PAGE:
I graduated from college in May 2019 and started my first full time job in August 2019. I filed my 2019 Income Taxes in February and reported that my parents claimed me as a dependent because they paid for more than half of my 2019 expenses. 2020 is the first year that I will not be considered a dependent. Am I going to miss out on getting the $1,200 stimulus check since my parents claimed me in 2019?

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    You may have to wait for an answer until the bill actually becomes law. It passed the senate but could still get held up or revised in the house. At this point everything is conjecture and hear-say until we get the actual text of the bill.
    – Nosjack
    Commented Mar 26, 2020 at 17:49
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    I'm voting to close this question as off-topic because we can't answer it definitively; any attempted answer would be speculation
    – yoozer8
    Commented Mar 26, 2020 at 18:00
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    The house is scheduled to vote on it in about 16 hours, though, and the House Speaker has said it'll pass, and the President has said he'll approve it. So it seems like it's a reasonable question to ask at this point, even if a potential answerer would want to wait until tomorrow morning to do so.
    – Ian Dunn
    Commented Mar 26, 2020 at 19:31
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    To @yoozer8 and the close voters: If your only reason for voting to close is that this won’t be definitively answerable until tomorrow, please don’t.
    – Ben Miller
    Commented Mar 26, 2020 at 20:08
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    @BenMiller-RememberMonica - thanks, Ben! Agreed. Question is fact-based, answerable in a day or two, if not now. Commented Mar 27, 2020 at 12:44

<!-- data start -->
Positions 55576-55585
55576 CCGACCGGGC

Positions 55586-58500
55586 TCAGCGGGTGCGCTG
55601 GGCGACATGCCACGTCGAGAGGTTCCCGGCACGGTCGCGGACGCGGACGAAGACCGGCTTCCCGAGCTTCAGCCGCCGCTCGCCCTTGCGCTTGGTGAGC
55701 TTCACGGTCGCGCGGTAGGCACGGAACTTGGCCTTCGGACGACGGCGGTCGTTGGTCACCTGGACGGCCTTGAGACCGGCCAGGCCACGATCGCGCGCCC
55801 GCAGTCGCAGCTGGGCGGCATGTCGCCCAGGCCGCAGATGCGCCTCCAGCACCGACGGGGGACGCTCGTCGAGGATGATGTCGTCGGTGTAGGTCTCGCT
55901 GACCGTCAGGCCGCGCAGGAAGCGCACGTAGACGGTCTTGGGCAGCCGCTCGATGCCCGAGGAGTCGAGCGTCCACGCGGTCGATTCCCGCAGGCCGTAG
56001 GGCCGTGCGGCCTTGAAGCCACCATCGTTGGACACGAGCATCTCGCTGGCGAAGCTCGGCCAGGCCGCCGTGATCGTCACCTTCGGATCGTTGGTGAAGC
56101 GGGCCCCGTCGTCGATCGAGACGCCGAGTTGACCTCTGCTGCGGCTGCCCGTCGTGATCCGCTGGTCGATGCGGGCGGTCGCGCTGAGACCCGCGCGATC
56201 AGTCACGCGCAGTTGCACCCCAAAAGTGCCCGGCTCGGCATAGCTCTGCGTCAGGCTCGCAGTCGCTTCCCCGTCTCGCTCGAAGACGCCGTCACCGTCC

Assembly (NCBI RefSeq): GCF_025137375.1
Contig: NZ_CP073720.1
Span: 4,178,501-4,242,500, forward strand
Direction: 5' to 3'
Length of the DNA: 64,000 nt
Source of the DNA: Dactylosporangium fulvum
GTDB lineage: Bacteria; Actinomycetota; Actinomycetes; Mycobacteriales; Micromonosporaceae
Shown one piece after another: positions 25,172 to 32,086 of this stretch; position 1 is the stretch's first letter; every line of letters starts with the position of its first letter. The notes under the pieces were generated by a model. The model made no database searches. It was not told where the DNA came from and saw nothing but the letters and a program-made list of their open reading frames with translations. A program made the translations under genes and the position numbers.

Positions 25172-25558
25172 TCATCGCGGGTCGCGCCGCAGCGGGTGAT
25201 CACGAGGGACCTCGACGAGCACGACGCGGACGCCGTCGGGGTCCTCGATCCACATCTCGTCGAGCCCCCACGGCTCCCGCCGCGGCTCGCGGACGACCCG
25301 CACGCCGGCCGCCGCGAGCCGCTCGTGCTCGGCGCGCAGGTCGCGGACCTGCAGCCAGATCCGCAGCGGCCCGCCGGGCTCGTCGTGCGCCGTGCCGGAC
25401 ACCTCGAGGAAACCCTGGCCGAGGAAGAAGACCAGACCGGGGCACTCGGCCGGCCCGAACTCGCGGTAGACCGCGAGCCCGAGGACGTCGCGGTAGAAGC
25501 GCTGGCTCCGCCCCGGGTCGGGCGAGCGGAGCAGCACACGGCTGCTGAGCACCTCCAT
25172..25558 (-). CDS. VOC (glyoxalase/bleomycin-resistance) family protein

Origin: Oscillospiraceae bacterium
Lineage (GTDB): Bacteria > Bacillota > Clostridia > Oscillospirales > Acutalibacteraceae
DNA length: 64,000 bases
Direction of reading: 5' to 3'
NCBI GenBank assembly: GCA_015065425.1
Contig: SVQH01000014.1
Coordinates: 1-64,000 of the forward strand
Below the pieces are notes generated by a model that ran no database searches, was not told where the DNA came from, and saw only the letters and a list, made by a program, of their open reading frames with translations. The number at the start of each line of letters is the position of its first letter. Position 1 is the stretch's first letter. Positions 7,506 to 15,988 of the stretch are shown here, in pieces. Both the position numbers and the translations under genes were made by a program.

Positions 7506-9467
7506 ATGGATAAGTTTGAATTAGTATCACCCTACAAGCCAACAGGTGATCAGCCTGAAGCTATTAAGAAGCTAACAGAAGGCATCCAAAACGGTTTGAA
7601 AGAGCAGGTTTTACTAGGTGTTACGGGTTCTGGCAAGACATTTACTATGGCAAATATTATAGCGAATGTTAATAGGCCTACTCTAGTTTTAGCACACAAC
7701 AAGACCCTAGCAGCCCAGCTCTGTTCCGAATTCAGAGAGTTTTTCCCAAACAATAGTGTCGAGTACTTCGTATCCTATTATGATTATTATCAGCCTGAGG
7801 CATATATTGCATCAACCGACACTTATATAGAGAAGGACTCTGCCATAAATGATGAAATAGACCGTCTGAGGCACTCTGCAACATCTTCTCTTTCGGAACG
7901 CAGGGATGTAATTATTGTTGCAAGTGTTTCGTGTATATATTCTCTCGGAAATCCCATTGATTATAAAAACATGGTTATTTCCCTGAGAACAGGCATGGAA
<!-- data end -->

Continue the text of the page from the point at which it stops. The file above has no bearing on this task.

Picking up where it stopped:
2 Answers 2


There are two parts to the recovery rebate: the tax credit for the 2020 tax year, and the advance tax credit as a check, determined by your 2019 tax return (or 2018 if you haven't filed for 2019).

Since you put on your 2019 tax return that you can be claimed by someone else as a dependent, you will not get the check. However, if you cannot be claimed by someone else as a dependent (note: it's "cannot be claimed", not just "are not claimed") for 2020, and you otherwise qualify for the payment (e.g. meet the income requirements), you qualify for a tax credit when you file your taxes for 2020 in 2021. The tax credit is reduced by the amount of the check you got, and since you didn't get a check, you qualify for the full tax credit.


On a podcast I heard yesterday, the Nevada tax commissioner joined and said the tax credit will ultimately depend on the 2020 return filed in 2021.

To distribute money now, they will go on the last filed return, e.g. IRS has my 2018 return. They'll base my credit off that. When I file in April 2021, for 2020 income, it will reconcile. The result can remain the same, I can lose the credit I got, or get the credit I didn't qualify for.

Listen to this Podcast (it's called the Daily Beans) and you can decide if I missed anything. (To save you time, the interview begins at 51 minutes into the show)

  • "I can lose the credit I got" Actually, according to the text of the law, you cannot lose the amount that you got. The tax credit for 2020 is reduced by the amount of the check you got, but it cannot be reduced below 0. So if you got more in the check (based on 2019 or 2018) than the credit you qualify for in 2020, you simply get 0 credit for 2020, but you keep the extra amount.
    – user102008
    Commented Mar 30, 2020 at 17:29
  • I'm not sure this is accurate. The text of the bill says it's effectively a credit against tax paid in 2018 or 2019. There is some vagueness about what year is the benchmark year for AGI, but my read of (6428 (f)(2) is that it is tied to the relevant tax year (2018 or 2019).
    – Eric
    Commented Mar 30, 2020 at 21:31
  • congress.gov/bill/116th-congress/house-bill/748/…
    – Eric
    Commented Mar 30, 2020 at 21:33
  • I repeated what I thought I heard on the podcast. I took the speaker is reputable. Do you feel I misunderstood her? That she was mistaken? Or did you not listen to it? Commented Mar 30, 2020 at 21:34
  • @JTP-ApologisetoMonica I'm listening to it now, but I'm comparing what you're saying to the actual text of the law.
    – Eric
    Commented Mar 30, 2020 at 21:35

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